4 Industrial pollution on Earth could be greatly reduced. "If work is begun soon, nearly all our industrial activity could be moved away from the Earth's fragile biosphere within less than a century from now. declares O'Neill. In addition. "bird and animal species that are endangered on Earth by agricultural development and industrial chemical residues may find havens for growth in the space colonies, where insecticides are unnecessary and industry has unlimited energy for recycling.
5. The quality of life would be high. The space settlements would offer "new
A small transportation vehicle waits for lift-off from a mining town on the moon. Lunar materials will be the prime source of metals and oxygen for proposed space colonies. At right are mines and living quarters. The smaller tube bins with glass windows are agriculture sheds where food is grown. At left is magnetic track of accelerator which sends lunar materials hurtling into space. Photo NASA tions from the calculated values. To avoid such a delay we have to start colonization right now. And if this were the whole story, we would be well advised to do so.
habitats far more comfortable. attractive than is most of the Earth" O'Neill suggests. In addition, using the matter and energy available in space to colonize and build, we can achieve great productivity of food and material goods. Examples of this type were cited earlier: favorable environment for large single-crystal growth is difficult to achieve on the Earth, but could be easily accomplished in space colonies, solar collectors, placed in orbit, could gather solar radiation for conversion to electrical energy (which in turn may be radiated to Earth in the form of microwaves)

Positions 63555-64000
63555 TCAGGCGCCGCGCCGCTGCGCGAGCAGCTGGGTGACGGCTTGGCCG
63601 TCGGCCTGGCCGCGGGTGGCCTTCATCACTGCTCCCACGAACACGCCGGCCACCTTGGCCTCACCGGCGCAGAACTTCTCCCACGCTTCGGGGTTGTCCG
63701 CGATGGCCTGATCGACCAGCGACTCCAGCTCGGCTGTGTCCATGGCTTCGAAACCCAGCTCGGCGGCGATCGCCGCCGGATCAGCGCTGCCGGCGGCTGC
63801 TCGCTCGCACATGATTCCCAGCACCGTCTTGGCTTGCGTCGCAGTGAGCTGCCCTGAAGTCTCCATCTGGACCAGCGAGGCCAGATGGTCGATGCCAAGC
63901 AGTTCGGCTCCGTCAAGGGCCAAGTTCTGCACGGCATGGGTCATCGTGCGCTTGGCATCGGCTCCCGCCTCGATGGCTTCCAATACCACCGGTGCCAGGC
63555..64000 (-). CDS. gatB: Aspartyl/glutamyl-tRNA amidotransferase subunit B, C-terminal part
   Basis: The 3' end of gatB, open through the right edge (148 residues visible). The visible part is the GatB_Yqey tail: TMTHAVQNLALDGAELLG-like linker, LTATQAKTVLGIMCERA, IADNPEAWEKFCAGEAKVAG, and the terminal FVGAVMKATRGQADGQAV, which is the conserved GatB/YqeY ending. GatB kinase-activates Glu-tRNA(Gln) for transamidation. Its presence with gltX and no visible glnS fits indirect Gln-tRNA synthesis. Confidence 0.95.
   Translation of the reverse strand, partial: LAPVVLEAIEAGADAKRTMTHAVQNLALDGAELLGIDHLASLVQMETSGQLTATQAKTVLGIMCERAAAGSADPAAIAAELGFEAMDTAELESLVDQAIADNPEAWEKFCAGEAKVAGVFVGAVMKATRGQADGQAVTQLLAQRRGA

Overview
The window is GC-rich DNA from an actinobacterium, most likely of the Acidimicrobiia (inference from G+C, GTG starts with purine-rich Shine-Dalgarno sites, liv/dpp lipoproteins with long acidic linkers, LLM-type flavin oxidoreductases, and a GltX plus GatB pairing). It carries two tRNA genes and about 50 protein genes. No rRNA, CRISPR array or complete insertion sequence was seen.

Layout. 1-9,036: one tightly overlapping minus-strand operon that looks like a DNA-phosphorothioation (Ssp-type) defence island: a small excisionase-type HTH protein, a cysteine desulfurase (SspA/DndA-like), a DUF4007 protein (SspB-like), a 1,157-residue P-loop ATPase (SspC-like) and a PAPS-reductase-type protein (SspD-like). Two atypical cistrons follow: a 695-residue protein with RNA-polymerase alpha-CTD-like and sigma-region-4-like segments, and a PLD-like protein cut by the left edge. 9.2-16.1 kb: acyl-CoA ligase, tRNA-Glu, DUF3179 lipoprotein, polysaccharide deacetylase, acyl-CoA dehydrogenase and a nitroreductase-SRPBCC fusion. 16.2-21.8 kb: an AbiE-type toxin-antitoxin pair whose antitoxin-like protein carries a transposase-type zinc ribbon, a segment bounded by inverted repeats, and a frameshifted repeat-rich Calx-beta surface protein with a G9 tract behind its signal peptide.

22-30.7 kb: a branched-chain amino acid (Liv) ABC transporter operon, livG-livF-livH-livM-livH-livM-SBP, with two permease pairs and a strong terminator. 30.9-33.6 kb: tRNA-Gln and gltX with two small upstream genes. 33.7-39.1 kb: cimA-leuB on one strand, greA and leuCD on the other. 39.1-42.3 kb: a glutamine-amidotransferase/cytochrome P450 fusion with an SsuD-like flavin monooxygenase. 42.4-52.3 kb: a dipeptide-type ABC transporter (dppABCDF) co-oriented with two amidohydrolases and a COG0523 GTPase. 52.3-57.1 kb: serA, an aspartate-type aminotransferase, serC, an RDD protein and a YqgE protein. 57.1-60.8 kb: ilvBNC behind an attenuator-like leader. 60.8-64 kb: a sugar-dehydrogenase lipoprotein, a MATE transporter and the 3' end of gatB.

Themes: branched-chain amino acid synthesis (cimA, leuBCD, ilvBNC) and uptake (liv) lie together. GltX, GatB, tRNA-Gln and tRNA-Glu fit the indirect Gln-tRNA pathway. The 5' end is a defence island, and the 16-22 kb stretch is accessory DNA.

(During the last year or so. publications dealing with space colonization have tended to stress the fifth item on our list of expected benefits. However, the other four have not been repudiated or retracted: in fact, they are still being quoted, and by now they have been repeatedly enumerated by the news media.)
These arguments suggest that we should undertake space colonization soon, and on a large scale. Indeed unless we do so, ecological damage to the Earth's biosphere would no longer be reversible, birds and fish which might have found sanctuaries in space habitats would become extinct: the human population density would reach catastrophic levels, and a pathologically overpopulated Earth could not provide the necessary financial resources and supplies to sustain a major colonization effort. Population limitation would then be brought about by other means Because of the exponential growth rates, even a small delay would mean large devia
Critique of the Proposed Program
But this is not the whole story Another assumption implicit in the above arguments is that human behavior is mostly rational and generous in the sense that it furthers the best interests of the entire human race This assump tion is unjustified, as any student of history well knows. Those on whose decisions the future of our race depends must face the consequences of human irrationality and selfishness. it would be irresponsible to do otherwise. At the very least, we must try to foresee all difficulties which we may encounter-and make sure that we know how to avoid them before committing humanity to such an irreversible course of action as space colonization
Some enthusiasts take the position that space colonization would be a new venture, so we can never know where it will lead us I reject this argument. It is true that so far humanity has not built large spaceships, colonized outer space, or lived in isolated space communities for any appreciable length of time. But mankind has built sea-going vessels, colonized distant lands, and lived in more or less isolated communities for centuries Our ample experience in these undertakings must be considered as an indication of the kinds of obstacles we are likely to encounter.
In this short article my aim is to call attention to some of the social and poli
tical problems to be expected on the basis of historical analogy. I plan to convince you that we are in no position now to handle the difficulties which would emerge. I intend to demonstrate that in view of the many unsolvable problems the above listed five benefits expected from space colonization are largely illusory. Furthermore, I will argue that not only is the proposed space colonization program unlikely to alle viate our difficulties, but it will inevitably amplify them and move us closer to general disaster